So much has been said about our nation’s failing water infrastructure that another blog post would hardly do the topic justice. We’ve done plenty of them here already (here, for example). There have been many who have done well to help us identify the problem, and the problem is an imminently solvable one. We know how to fix things in this country. From dams, to roads, to pipes, to electric grids, to orbiting telescopes, we’ve built and fixed them all, and we can do it again. Our infrastructure problems are not a problem of “how?”.
The biggest problem with infrastructure – the 500 lb gorilla in the room – is the problem of “how much?” In this sense, there has also been much work on trying to get our arms around just how much money is needed. The American Society of Civil Engineers, EPA, GAO, and many others have taken a stab at it. All of those estimates run to the hundreds of billions. One of the best reports on the issue of “how much” comes from the US Conference of Mayors; they predict a four-fold increase in local spending on the issue in the next twenty years.
At some point, the question of “how much?” became one more defined by a supposed lack of access to financing sources. Enter President Obama’s not-so-new idea for a national infrastructure bank. It’s not such a new idea because it’s been debated around Washington for some years, but it gained prominence again when it appeared as a component of the President’s jobs bill introduced last week in his speech before a joint session of Congress. The bank structure proposed now is essentially the same as it has been proposed before: it would provide financing for approved infrastructure projects with a combination of public and private funds with more private money involved than public.
It’s worth mentioning that it remains unclear as to exactly what kinds of projects would be funded through the bank. As originally proposed by Senators Hagel and Dodd in 2007, the bank would provide financing for a wide array of infrastructure projects. The most often advertised projects were in the energy and transportation areas, but water and wastewater projects were not mentioned specifically. Regardless of how much money the bank has to invest, it also needs to be noted that what’s being proposed is a bank, not a grant making agency. Using the bank’s financing will involve repayment and it remains to be seen at what kind of terms the bank could actually provide.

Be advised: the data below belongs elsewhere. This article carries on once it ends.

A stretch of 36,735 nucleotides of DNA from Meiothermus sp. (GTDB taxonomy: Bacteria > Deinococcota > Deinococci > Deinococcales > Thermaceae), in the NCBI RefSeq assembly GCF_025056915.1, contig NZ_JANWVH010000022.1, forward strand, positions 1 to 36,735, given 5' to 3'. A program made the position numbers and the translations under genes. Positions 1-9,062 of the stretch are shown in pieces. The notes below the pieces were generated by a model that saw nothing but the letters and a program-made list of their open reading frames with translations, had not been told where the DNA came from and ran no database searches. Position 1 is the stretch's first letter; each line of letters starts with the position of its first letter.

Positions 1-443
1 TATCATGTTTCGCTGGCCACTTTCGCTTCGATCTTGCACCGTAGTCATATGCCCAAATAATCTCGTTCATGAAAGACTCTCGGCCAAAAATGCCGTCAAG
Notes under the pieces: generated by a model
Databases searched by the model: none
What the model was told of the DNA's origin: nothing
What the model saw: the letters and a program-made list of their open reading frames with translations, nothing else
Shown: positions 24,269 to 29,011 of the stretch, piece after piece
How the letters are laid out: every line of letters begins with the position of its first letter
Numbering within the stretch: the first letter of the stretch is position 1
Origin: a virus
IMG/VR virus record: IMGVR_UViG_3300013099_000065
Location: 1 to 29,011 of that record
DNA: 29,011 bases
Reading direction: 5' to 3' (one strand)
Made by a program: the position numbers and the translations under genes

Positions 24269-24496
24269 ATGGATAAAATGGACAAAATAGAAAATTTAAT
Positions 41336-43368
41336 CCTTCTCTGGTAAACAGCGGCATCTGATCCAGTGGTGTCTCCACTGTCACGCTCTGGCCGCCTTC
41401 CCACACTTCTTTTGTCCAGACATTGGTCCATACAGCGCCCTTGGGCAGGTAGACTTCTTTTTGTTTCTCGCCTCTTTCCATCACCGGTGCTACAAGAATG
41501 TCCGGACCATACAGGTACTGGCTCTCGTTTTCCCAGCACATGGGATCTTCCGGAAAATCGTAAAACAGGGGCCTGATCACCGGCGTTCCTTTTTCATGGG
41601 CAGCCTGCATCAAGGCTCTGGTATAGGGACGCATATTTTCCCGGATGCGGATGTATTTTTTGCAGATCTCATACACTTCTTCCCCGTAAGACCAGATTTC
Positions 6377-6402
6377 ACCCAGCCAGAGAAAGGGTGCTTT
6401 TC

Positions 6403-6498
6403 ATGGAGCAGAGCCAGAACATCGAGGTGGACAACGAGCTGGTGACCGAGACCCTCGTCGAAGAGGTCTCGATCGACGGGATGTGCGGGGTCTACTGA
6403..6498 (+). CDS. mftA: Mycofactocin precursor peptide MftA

At its best, the infrastructure bank provides another financing mechanism but does little if anything at all to bridge the gap between the “how?” and the “how much?” decisions that are faced by the local governments who actually have the responsibility for maintaining much of the infrastructure in question. Although many rural systems do lack access to capital markets, most local governments already have access to cheap municipal bond financing, state revolving loan programs, and other financing sources. Yet, even with all that access to financing, the infrastructure gap remains and grows. Can access to financing really be the problem here?
Local governments and, more accurately, their constituents, are the ones who have to repay all these loans. For water and wastewater projects, the loans are repaid primarily through the rates and fees charged for the service. It should be no surprise that local residents don’t like paying more for things, just check the daily news to find dozens of examples. The infrastructure gap hasn’t been addressed not because access to financing is a problem, but because local willingness and/or ability to repay the debt remains a difficult practical and political hurdle for most local governments. On a practical level, growth of personal income has been declining since around the 1980′s while the rate of inflation on infrastructure construction projects has soared – we’ve lost ground there. The political issues are obvious in light of the practical.
It’s not that an infrastructure bank doesn’t have some benefits. It does. However, the prevailing thought that the introduction of a bank will somehow cure what ails our infrastructure is overly optimistic. Local governments hoping that a national infrastructure bank will be the solution would do well to think again. Handling the difficult balance between local funding needs and the burdens it places on people is not so easily solved. A long-term strategy for addressing these needs that includes a strong form of financial planning is at the heart of solving the real problem of “how much?”. Where the financing comes from is a far less important question.